National statistics indicate that an average Ugandan woman gives birth to seven children. However, in some areas such as Gulu, the fertility rate is higher – at 7.4, meaning women there and possibly other districts give birth to more children than they should. The high birth rate is mainly attributed to men who resist family planning services.
The Saturday Monitor of May 23 published an article on the plight of women in Gulu, who are being barred from using contraceptives by their husbands. The article highlighted the story of a 38-year-old woman in Lalworo village, Paicho Sub-county, Aswa County in Gulu District, who despite having had 14 children, her husband still forbids her to use contraceptives. Another case is of a woman in Kalawinya village, Angagura Sub-county in Pader District, who after two miscarriages and six babies, got an implant which was forcefully removed by her husband using a razor blade. These are just few examples of women being denied their right to family planning.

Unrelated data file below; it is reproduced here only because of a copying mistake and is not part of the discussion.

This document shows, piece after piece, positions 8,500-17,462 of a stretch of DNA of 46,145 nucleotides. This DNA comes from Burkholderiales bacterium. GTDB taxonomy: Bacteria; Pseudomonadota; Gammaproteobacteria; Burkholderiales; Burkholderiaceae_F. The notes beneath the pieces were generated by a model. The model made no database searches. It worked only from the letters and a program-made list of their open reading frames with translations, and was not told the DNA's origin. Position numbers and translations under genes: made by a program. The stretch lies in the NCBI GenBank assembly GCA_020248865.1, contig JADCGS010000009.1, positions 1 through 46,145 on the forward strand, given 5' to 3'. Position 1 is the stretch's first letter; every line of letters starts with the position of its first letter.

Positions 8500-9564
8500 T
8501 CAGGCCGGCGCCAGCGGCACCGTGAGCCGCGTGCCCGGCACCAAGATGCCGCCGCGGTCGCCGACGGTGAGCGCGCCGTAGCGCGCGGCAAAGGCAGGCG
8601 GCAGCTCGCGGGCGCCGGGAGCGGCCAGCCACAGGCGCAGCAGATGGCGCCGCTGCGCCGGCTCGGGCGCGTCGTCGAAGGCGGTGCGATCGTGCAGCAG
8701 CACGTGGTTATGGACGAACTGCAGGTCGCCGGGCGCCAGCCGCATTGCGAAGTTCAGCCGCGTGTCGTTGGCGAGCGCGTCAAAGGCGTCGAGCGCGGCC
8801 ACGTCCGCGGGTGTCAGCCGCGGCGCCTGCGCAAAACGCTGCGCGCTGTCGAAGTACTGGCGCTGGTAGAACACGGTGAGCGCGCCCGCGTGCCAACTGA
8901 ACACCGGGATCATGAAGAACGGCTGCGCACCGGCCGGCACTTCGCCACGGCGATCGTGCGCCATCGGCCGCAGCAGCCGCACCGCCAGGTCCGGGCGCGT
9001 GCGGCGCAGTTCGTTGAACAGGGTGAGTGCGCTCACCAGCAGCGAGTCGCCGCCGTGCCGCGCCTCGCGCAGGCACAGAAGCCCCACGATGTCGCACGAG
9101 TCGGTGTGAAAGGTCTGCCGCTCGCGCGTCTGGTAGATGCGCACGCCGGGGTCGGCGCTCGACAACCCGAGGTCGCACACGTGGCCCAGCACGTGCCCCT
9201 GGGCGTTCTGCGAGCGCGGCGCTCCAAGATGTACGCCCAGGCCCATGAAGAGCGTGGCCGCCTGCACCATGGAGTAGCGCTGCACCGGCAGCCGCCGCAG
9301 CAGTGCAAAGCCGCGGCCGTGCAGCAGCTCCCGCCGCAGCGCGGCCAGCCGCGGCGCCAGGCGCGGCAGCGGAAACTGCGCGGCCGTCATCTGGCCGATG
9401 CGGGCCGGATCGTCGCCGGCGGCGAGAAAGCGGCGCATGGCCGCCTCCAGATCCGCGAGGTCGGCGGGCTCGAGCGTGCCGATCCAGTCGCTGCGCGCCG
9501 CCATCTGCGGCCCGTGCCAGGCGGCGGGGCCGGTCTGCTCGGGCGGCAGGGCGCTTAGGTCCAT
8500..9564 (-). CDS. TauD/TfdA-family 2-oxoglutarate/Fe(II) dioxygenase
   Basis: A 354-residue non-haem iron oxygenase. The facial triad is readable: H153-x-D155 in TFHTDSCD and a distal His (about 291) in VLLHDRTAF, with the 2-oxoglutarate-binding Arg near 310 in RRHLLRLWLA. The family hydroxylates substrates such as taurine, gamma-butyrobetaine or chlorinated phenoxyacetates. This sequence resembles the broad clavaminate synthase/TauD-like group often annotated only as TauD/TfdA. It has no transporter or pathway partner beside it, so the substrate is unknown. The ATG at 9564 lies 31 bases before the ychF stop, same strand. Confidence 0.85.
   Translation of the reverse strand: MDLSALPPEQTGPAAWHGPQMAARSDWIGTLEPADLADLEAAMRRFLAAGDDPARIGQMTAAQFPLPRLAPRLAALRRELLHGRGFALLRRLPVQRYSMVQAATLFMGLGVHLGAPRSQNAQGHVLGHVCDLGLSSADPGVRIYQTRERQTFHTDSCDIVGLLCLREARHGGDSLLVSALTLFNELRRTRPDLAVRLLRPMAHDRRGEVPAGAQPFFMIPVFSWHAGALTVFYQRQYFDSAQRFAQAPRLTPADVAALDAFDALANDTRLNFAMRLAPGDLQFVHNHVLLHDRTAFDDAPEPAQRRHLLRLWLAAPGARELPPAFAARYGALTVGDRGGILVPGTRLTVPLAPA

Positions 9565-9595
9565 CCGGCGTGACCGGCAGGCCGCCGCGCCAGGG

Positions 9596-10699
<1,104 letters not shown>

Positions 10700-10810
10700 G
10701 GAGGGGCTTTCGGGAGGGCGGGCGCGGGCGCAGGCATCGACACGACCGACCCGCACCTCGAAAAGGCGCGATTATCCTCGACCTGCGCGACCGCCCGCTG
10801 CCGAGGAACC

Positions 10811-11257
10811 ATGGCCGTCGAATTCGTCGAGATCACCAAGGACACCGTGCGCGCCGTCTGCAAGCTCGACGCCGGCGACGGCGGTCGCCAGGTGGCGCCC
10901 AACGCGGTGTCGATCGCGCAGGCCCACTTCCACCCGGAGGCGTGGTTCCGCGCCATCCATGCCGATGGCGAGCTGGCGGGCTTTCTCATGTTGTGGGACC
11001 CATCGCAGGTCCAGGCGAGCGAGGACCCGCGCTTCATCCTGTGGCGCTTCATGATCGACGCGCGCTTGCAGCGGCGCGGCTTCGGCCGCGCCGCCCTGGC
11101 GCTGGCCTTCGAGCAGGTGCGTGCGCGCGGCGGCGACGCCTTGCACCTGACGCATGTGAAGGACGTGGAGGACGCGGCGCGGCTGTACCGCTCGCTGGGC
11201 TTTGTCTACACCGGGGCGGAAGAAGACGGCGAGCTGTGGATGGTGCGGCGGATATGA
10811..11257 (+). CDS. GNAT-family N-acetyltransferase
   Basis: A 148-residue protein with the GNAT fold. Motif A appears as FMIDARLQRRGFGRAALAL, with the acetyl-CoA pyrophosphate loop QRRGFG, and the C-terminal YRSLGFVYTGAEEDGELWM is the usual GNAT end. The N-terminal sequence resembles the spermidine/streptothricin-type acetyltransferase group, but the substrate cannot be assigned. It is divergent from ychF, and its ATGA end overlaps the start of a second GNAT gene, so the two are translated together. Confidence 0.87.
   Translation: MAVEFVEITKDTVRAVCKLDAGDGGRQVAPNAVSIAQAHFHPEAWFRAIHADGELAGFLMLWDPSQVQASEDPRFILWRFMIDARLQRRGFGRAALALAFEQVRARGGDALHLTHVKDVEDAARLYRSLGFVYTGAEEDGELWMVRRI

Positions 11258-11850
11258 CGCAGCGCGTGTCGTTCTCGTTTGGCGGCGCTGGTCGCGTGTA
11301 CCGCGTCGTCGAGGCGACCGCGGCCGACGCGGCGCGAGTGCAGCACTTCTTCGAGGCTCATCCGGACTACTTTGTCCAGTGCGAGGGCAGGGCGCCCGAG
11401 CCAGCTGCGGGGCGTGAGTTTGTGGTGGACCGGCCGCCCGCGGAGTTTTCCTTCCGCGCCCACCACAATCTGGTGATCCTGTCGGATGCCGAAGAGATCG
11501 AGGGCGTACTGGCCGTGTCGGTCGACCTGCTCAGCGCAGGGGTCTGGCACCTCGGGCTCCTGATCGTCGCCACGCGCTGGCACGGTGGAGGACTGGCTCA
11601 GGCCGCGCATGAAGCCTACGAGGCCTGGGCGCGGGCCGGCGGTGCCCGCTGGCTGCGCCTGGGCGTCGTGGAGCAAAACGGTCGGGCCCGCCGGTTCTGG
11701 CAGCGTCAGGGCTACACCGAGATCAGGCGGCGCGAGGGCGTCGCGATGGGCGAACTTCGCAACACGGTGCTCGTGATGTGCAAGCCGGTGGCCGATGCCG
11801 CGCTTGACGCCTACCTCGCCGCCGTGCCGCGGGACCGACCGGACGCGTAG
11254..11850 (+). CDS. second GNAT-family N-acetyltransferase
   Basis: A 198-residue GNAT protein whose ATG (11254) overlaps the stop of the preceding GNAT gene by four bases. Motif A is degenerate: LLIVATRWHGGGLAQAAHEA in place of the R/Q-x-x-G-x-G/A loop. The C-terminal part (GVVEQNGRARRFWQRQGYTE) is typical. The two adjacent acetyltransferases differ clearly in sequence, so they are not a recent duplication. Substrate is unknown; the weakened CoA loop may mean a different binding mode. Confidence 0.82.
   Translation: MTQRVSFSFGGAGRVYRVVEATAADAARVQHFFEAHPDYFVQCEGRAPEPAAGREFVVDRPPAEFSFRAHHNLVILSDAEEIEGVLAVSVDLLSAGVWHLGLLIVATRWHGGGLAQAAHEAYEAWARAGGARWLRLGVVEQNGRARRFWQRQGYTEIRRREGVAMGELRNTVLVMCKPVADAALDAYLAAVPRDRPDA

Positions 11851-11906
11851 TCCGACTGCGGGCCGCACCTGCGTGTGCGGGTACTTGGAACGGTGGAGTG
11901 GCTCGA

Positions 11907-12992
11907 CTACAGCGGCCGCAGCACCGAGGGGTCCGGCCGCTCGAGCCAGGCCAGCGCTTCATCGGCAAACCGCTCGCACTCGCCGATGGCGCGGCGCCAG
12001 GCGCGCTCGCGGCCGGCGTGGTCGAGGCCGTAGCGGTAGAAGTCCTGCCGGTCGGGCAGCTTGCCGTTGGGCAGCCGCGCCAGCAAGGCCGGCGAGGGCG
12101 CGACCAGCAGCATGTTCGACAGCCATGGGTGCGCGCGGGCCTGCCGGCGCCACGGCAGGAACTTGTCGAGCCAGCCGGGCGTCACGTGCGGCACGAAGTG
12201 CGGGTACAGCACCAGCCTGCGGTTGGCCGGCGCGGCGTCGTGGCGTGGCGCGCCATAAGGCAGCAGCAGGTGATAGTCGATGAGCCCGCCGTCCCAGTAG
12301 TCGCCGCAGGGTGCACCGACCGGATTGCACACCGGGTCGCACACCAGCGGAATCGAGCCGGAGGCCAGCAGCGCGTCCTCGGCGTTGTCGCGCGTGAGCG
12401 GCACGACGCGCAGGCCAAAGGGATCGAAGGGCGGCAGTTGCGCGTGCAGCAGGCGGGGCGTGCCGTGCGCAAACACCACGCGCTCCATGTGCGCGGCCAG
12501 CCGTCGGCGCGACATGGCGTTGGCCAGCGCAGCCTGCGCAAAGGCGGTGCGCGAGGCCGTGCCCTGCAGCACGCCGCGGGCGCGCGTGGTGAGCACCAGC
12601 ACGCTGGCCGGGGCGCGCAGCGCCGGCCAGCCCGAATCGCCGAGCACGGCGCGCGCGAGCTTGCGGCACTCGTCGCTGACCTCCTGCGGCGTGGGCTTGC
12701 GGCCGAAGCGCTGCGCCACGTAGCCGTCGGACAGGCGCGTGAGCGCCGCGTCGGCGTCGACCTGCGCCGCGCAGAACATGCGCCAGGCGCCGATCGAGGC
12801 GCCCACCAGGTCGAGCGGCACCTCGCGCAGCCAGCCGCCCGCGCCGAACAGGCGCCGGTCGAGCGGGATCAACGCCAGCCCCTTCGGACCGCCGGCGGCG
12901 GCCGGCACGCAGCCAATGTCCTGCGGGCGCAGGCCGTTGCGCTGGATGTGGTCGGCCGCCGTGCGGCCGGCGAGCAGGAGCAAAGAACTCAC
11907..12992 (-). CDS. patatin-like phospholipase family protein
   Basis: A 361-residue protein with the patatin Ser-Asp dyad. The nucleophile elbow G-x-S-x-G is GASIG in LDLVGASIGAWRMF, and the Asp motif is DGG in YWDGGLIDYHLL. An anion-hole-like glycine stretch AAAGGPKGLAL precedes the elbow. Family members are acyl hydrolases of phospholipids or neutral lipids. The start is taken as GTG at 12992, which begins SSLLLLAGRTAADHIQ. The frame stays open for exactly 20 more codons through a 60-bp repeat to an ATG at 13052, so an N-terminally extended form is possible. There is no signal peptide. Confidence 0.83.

As a desperate measure, midwives – according to the story – have devised a means of helping mothers by putting implants inside the women’s buttocks where they will not be discovered by their husbands.
Access to family planning, as Reproductive Health Uganda rightly says, is a right and every adult should be free to make responsible reproductive health choices and a right to sexual autonomy, integrity and safety. By denying women contraceptives, their rights are being infringed on.
Grace Anena, a senior nursing officer in charge of midwives in Gulu District Health Office, says men opposed to birth control will never opt for condoms, or even vasectomy.
What is happening in Gulu highlights a widespread culture countrywide. Statistics from the East African Sub-regional Support Initiative for the advancement of women show that every minute, a woman dies of complications related to pregnancy and childbirth. The risk of maternal mortality increases with each pregnancy. Yet, across the world, 200 million women who would like to delay or avoid childbearing have no access to safe and effective contraceptives. Every year, an estimated 19 million unsafe abortions take place in the developing world, resulting in 68,000 deaths.
The maternal mortality rate is still high so encouraging family planning is one of the ways to curb these avoidable deaths. The Ministry of Health should , therefore, join hands with organisations working to promote reproductive health to educate the masses, especially men, on the benefits of family planning and clear the myths about contraceptives. Women should also be made aware of their rights to sexual and reproductive health.